Saturday September 22nd, 2018 2:00AM

Panicked neighborhoods evacuate as gas blasts destroy homes

By The Associated Press
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LAWRENCE, Mass. (AP) — A series of gas explosions left at least four people injured and ignited fires in at least 39 homes in three communities north of Boston on Thursday, forcing entire neighborhoods to evacuate as crews scrambled to fight fires and turn off gas and electric lines to prevent further damage.

Massachusetts State Police urged all residents with homes serviced by Columbia Gas in Lawrence, Andover and North Andover to evacuate Thursday afternoon, snarling traffic and causing widespread confusion as residents and local officials struggled to understand what was happening.

A man whose neighborhood was among dozens that erupted in fire says he ran into his basement to find that the room was glowing. Lawrence resident Ra Nam says he was in his yard when the smoke detector in his basement went off around 4:30 p.m. EDT Thursday.

When he ran downstairs and saw the boiler on fire, he quickly grabbed a fire extinguisher and put it out. Minutes later, Nam said he heard a loud boom from his neighbor's house and the ground shook. Nam said a woman and two kids had made it out of the house but the basement was on fire.

Lawrence resident Bruce Razin was among the evacuees standing outside the Colonial Heights neighborhood near the city's high school trying to decide what to do next late Thursday.

Officials had cut power in the area and the streets were pitch black, save for emergency vehicle lights. Razin said he arrived just as residents were being evacuated, and immediately saw the house two doors down was leveled from an explosion.

"I couldn't imagine if that was my house," said Razin, who purchased his home nearly two years ago. "It's total destruction. I'd be completely devastated."

With a backpack filled with personal items he had hastily grabbed, he said he'd head to his mother's home a few towns over for the night.

Lawrence General Hospital said it was treating four victims with injuries related to the fires but did not provide details about their conditions.

The Massachusetts Emergency Management Agency blamed the fires on gas lines that had become over-pressurized, but officials who responded to the area were still investigating the cause. State officials said Columbia Gas was working to ease pressure on gas lines following the fires.

Columbia had announced earlier Thursday that it would be upgrading gas lines in neighborhoods across the state, including the area where the explosions happened. It was not clear whether work was happening there Thursday, and a spokeswoman did not immediately return calls.

Reached by phone, some local officials described scenes of panic as residents rushed to evacuate, many wondering if their homes would be next to erupt in flames. In North Andover, town selectman Phil Decologero said his entire neighborhood had gathered in the street, afraid to enter their homes. Just a few streets down, he said, homes were burning.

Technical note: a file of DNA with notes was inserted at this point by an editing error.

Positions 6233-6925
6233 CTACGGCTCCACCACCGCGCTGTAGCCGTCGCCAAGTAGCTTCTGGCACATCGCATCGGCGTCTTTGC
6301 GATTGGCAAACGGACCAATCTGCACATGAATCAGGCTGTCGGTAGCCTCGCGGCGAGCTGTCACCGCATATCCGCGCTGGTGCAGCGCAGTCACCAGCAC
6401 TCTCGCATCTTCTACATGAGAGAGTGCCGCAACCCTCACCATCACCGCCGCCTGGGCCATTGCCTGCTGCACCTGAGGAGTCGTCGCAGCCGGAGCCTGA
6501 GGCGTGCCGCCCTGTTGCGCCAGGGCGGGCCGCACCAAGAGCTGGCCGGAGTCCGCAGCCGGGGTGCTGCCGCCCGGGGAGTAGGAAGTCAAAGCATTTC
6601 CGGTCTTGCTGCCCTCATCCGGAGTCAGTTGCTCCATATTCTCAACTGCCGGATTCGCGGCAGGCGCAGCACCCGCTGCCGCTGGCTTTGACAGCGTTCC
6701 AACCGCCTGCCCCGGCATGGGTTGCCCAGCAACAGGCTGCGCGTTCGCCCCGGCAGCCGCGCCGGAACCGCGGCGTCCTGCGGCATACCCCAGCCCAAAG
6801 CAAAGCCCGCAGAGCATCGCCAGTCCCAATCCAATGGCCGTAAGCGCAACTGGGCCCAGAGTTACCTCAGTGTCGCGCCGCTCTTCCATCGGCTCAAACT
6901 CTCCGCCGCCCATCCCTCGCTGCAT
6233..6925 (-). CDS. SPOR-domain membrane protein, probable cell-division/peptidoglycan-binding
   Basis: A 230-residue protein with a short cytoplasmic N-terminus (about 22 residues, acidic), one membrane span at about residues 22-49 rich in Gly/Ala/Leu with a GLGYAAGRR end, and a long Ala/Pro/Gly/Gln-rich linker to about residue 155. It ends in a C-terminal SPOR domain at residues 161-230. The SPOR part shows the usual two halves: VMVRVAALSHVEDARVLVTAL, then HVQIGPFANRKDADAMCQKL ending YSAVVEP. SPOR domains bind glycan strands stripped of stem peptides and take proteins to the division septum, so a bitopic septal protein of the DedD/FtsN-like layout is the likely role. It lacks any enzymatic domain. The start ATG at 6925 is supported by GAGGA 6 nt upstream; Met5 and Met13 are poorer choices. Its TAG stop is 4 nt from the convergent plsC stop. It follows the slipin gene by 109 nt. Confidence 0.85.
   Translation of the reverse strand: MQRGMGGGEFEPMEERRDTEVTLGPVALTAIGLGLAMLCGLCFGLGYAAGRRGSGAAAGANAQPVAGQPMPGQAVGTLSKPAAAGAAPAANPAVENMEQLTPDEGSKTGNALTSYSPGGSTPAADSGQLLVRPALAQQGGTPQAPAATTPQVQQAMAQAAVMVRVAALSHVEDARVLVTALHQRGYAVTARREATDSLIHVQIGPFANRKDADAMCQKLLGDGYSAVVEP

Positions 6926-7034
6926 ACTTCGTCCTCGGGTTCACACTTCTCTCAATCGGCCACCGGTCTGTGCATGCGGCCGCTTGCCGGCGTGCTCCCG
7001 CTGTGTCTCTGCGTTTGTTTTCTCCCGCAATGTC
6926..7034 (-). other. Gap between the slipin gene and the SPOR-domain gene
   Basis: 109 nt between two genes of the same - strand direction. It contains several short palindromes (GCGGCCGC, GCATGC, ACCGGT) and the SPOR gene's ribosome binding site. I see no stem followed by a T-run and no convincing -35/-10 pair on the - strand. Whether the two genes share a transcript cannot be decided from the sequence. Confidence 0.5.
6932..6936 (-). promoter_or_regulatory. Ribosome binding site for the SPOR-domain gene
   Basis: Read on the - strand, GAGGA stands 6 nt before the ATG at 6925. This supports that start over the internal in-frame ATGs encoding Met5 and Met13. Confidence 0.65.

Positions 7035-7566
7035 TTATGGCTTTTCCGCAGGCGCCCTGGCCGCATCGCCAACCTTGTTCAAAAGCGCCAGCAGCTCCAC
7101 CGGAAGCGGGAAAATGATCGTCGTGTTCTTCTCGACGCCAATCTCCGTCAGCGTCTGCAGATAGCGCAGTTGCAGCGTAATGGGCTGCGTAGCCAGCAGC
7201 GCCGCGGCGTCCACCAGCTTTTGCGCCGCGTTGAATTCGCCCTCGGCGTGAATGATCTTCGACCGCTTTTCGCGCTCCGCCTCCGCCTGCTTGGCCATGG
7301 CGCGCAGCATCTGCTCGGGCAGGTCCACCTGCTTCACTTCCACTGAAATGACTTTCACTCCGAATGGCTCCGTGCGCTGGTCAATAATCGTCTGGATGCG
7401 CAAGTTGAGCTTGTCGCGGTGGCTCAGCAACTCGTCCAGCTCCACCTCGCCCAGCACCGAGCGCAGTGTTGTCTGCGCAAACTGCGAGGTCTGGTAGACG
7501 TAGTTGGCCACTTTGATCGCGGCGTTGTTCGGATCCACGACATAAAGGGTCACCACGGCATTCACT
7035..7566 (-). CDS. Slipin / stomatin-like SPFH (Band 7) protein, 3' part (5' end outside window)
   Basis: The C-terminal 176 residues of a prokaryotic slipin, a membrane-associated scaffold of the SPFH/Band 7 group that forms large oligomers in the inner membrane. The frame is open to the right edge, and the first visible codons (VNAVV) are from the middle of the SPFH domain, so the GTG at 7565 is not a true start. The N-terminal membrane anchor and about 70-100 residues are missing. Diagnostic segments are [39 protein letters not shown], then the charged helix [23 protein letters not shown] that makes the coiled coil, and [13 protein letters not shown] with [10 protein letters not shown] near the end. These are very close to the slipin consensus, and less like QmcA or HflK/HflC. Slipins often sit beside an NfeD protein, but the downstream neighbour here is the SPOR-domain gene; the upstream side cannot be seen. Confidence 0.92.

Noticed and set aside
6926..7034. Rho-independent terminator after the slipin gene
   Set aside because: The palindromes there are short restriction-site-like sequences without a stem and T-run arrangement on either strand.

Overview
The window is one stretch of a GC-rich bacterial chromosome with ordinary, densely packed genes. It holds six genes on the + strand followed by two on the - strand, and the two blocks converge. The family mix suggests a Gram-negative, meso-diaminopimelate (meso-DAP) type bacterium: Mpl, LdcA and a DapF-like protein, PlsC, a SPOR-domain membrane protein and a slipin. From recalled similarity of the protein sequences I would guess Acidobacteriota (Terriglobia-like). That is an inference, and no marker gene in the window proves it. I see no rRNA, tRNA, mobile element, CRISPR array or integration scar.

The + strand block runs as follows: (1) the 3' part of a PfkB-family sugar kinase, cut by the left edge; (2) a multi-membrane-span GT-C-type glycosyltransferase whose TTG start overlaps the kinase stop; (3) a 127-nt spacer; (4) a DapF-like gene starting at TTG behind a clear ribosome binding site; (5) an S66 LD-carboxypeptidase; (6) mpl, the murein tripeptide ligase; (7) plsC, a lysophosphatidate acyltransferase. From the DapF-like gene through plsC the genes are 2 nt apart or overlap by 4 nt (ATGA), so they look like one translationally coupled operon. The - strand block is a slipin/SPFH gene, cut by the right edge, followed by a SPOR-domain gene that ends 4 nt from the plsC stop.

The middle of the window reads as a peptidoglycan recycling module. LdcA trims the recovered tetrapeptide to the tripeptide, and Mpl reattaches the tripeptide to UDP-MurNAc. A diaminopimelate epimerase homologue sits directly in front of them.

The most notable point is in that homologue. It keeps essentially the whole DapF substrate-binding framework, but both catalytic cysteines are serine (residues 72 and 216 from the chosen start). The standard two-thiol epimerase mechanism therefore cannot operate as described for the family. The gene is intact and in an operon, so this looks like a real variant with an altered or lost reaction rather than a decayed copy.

"It's definitely a scary situation at the moment," he said. "It's pretty severe."

Arial footage of the area showed some homes that appeared to be torn apart by blasts. At one, the upper portion of a brick chimney crushed an SUV parked in the driveway.

Schools and senior citizen centers were being opened as gathering points for residents who fled their homes. Lawrence City Councilor Marc Laplante said entire neighborhoods were being evacuated in the Colonial Heights area, which he represents.

"People need to get out of this area safely," he said at the time. "It's really difficult because the traffic right now is horrendous."

Joseph Solomon, the police chief in nearby Methuen, said 20 to 25 homes were on fire in Lawrence when he responded to help. He said there are so many fires "you can't even see the sky."

Soon after 7 p.m., officials in Andover said all fires in the town had been extinguished. Around the same time, State Police said electricity was being shut off for all residents in Lawrence, North Andover and Andover, where some were still reporting an odor tied to natural gas.

The three communities house more than 146,000 residents about 26 miles (40 kilometers) north of Boston, near the New Hampshire border. Lawrence, the largest of them, is a majority Latino city with a population of about 80,000.

Gas explosions have claimed lives and destroyed property around the U.S. in recent years.

A buildup of natural gas triggered an explosion and fire that killed seven people in apartments in Silver Spring, Maryland, in 2016.

In 2014, a gas explosion in New York City's East Harlem neighborhood killed eight people and injured about 50. Consolidated Edison later agreed to pay $153 million to settle charges after the state's Public Service Commission found Con Ed violated state safety regulations. A gas leak had been reported before that blast.

A 2011 natural gas explosion killed five people in Allentown, Pennsylvania, and that state's largest gas utility was fined by regulators who called the company's safety record "downright alarming."

___

Associated Press writers Alanna Durkin Richer and Collin Binkley contributed from Boston.

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